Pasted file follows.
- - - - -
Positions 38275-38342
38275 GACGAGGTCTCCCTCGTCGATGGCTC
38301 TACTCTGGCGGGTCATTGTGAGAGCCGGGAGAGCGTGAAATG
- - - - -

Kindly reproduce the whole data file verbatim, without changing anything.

Positions 38275-38342
38275 GACGAGGTCTCCCTCGTCGATGGCTC
38301 TACTCTGGCGGGTCATTGTGAGAGCCGGGAGAGCGTGAAATG